Student: It sometimes seems - and Hopkins brings this up in a sense - that all the accents and un-accents are really pretty arbitrary. All these systems of accents and unaccented. You could almost take an iambic pentameter and read it as if it were.. read it in another accent, and it would be just as good, in fact..
AG: Yeah, sometimes. Except..
Student: That's why it's confusing to try and write an accented poem in a certain form.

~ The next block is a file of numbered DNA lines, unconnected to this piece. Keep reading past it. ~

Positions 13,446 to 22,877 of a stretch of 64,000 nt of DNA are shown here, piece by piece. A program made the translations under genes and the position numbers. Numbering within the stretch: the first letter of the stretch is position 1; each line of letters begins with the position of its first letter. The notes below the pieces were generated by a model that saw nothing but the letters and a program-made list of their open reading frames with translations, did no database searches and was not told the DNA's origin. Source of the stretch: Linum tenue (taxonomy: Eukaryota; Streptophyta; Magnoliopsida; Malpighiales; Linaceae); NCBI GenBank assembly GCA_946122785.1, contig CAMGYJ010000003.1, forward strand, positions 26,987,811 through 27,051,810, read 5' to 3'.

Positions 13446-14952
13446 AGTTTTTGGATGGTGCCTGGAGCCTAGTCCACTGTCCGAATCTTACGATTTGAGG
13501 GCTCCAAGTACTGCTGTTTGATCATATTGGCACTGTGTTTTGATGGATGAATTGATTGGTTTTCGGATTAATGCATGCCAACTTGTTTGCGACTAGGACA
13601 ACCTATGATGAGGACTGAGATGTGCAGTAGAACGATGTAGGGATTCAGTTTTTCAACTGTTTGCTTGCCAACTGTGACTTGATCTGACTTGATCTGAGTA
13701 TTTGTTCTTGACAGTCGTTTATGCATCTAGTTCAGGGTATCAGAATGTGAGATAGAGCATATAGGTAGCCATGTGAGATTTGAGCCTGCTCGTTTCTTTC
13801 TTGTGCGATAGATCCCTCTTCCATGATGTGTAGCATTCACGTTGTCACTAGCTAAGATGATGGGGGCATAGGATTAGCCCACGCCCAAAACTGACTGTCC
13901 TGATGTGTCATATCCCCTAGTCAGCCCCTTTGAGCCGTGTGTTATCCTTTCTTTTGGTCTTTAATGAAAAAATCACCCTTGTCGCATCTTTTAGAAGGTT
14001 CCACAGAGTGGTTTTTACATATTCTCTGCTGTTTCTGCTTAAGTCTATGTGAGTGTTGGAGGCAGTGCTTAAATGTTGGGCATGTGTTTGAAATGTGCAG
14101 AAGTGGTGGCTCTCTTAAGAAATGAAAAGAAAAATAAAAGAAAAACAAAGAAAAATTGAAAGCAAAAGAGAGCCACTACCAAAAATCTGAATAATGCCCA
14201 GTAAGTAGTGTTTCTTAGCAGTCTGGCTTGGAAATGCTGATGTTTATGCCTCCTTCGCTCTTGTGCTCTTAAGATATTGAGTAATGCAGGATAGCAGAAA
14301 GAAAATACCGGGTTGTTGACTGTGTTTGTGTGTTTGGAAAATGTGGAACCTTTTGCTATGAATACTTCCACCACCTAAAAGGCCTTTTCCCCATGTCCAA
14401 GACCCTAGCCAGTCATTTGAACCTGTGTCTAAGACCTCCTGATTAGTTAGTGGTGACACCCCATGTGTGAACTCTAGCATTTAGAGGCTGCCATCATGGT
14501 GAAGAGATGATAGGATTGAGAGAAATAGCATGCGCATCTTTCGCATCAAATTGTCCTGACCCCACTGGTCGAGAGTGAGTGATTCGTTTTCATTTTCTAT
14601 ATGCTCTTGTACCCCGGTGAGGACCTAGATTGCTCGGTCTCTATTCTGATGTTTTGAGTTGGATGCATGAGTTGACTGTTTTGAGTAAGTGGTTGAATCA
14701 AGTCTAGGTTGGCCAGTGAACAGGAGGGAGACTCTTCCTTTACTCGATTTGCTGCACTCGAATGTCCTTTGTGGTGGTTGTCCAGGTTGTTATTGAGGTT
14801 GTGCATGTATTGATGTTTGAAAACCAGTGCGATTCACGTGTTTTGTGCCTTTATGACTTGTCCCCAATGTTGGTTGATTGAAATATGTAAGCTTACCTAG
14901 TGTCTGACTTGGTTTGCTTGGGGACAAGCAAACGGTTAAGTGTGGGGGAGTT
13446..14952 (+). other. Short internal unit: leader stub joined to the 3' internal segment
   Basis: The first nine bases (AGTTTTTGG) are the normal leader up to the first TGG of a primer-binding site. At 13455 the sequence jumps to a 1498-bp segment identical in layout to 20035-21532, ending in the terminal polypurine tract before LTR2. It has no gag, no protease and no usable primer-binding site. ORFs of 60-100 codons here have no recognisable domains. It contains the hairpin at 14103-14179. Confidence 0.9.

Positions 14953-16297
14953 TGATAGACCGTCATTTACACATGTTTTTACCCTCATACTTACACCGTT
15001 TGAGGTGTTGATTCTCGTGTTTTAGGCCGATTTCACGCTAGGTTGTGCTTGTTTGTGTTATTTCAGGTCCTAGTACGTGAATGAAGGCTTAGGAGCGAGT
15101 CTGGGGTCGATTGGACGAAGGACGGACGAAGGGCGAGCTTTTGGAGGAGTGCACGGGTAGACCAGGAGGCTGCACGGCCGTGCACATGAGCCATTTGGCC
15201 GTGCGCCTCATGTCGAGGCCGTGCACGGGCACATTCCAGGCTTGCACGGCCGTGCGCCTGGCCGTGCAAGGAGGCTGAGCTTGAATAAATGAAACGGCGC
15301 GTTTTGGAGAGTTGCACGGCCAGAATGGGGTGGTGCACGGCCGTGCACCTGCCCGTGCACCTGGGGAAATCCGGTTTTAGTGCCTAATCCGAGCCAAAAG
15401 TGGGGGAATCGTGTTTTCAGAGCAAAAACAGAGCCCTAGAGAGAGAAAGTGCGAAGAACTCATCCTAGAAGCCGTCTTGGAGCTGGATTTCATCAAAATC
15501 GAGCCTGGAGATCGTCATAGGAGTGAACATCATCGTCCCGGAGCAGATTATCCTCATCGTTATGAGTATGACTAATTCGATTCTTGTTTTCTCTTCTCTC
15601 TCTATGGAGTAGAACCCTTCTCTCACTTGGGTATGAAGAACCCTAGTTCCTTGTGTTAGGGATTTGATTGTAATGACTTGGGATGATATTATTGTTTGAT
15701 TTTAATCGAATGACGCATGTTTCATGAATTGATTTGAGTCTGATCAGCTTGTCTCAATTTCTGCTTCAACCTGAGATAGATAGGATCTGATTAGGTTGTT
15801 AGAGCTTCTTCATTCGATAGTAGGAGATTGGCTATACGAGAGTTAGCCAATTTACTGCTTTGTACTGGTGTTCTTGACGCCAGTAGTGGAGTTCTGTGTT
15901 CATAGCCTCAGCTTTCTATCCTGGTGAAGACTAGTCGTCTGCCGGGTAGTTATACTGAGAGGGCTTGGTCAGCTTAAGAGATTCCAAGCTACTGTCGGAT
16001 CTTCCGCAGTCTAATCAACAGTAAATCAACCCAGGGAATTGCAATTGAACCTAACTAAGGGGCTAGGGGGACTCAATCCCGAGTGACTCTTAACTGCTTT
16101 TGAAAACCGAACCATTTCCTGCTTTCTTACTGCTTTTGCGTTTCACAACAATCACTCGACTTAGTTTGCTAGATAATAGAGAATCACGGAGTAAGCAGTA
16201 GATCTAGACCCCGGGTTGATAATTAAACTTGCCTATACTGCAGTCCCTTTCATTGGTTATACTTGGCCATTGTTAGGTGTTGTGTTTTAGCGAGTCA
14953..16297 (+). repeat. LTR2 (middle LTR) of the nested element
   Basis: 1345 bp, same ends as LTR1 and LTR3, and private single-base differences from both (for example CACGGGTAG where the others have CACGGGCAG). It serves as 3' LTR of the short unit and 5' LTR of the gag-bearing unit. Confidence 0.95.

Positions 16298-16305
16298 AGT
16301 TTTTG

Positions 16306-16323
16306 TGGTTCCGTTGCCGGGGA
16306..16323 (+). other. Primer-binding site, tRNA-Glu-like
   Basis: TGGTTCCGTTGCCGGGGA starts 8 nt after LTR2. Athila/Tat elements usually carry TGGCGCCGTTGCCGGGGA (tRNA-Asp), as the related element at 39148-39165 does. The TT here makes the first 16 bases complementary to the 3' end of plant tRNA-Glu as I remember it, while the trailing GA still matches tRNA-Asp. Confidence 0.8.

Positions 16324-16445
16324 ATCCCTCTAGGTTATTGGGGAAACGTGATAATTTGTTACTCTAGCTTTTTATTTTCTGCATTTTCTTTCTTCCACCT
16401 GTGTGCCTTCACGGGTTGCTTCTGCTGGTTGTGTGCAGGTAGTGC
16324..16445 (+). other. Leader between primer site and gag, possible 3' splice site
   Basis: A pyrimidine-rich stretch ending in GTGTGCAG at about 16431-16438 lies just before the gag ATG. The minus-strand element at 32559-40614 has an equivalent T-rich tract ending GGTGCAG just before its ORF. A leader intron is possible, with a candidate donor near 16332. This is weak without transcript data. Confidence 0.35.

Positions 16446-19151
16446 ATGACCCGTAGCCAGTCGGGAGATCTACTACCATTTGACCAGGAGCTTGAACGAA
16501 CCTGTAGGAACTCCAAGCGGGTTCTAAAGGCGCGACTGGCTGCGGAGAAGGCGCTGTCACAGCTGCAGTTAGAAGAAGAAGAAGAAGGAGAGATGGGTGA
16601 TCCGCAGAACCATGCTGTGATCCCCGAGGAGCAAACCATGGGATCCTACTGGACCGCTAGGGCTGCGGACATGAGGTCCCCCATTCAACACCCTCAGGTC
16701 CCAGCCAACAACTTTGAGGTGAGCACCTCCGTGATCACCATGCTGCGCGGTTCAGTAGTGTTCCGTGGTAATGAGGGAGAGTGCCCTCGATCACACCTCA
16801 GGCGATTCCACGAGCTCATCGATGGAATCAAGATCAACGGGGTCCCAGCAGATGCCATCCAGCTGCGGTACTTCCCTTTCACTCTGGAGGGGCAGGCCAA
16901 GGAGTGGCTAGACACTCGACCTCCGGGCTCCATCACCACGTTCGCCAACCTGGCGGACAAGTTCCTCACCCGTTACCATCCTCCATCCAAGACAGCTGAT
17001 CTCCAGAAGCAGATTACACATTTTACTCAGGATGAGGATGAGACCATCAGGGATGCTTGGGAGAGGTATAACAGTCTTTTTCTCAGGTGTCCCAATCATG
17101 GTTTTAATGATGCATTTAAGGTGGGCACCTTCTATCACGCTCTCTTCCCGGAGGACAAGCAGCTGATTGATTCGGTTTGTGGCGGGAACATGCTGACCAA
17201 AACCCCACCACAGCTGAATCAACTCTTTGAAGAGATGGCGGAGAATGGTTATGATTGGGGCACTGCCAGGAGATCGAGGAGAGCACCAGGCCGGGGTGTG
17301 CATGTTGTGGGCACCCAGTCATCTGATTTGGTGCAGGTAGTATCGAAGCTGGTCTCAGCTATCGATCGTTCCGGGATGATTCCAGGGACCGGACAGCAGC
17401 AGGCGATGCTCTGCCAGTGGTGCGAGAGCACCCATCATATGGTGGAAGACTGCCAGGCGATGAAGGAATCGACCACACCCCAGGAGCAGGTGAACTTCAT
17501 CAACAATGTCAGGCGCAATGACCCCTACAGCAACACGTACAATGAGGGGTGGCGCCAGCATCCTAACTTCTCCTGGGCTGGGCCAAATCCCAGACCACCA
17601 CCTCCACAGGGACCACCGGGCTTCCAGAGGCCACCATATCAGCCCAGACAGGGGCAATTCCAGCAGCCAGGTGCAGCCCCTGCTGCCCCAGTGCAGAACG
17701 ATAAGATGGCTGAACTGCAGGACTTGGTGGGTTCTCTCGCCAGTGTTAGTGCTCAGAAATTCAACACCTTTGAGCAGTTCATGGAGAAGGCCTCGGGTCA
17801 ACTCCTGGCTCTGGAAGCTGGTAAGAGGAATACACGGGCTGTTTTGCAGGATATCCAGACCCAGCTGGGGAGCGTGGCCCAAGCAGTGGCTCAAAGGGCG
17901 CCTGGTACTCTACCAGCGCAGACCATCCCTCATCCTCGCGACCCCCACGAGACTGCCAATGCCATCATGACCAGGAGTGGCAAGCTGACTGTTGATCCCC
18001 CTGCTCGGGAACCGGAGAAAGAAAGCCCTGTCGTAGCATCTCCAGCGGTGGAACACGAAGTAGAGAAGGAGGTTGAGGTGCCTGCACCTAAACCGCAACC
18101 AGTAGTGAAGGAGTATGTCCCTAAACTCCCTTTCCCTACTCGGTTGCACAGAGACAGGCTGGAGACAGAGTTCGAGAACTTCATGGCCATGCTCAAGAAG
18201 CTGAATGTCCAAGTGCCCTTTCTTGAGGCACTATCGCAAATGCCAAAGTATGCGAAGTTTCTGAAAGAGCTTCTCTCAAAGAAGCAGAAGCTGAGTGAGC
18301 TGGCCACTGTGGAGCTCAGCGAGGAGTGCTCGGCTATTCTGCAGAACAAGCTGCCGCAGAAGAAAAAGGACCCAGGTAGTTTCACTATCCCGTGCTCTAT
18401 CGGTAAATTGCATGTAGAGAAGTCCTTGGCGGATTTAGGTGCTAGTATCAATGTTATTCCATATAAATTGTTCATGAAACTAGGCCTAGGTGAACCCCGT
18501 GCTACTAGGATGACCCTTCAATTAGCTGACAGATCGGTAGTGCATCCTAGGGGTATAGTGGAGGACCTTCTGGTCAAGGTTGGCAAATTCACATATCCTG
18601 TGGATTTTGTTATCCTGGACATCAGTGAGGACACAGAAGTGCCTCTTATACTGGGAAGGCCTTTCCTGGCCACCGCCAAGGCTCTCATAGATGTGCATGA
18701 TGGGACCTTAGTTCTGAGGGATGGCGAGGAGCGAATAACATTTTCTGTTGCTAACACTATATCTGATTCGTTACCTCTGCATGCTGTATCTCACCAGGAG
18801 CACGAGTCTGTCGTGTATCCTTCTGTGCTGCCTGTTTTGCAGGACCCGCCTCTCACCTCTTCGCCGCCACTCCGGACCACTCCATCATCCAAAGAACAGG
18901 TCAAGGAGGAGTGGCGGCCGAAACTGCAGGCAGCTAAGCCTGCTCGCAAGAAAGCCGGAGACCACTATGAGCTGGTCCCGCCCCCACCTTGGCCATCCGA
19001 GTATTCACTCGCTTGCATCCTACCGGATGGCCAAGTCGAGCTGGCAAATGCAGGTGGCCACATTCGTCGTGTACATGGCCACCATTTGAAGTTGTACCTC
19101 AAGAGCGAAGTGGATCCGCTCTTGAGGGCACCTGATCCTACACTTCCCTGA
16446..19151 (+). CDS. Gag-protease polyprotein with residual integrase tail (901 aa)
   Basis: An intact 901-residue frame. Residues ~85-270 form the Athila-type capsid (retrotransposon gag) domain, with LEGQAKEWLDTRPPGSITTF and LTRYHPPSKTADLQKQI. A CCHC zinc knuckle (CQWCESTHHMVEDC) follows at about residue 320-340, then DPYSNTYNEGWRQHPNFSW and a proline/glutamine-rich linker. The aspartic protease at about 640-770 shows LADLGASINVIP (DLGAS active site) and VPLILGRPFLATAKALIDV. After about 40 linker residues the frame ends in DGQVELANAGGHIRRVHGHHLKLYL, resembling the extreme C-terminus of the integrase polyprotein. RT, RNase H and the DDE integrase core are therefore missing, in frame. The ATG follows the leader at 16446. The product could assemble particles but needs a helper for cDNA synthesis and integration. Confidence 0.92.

AG: Well, unless you have a really good model in your head that you can rely on to give yu a real strict count, and an even count, and one that reappears over and over. That's why I like the (Thomas) Wyatt - that's why I kept laying on that Wyatt to you earlier, because it's one of the most perfect iambics -"My lute, awake! Perform the last/Labor that I and thou shall waste,/And end that I have now begun;/For when this song is sung and past,/My lute, be still, for I have done." - It's really even. And if you get that in your poems, you always have a reference-point for iambic (if you want to write iambic). Wyatt does write very perfect metered verse, and it's a good model if you're really interested in getting into it. Read a lot of that one poem and you'll get into it. Or - "Forget not yet the tried intent/ Of such a truth as I have meant/My great travail so gladly spent/ Forget not yet" - that's perfect, right-on, on-time. Wyatt is on-time. (Shakespeare is not on-time, in that sense, but it always is around the time, properly).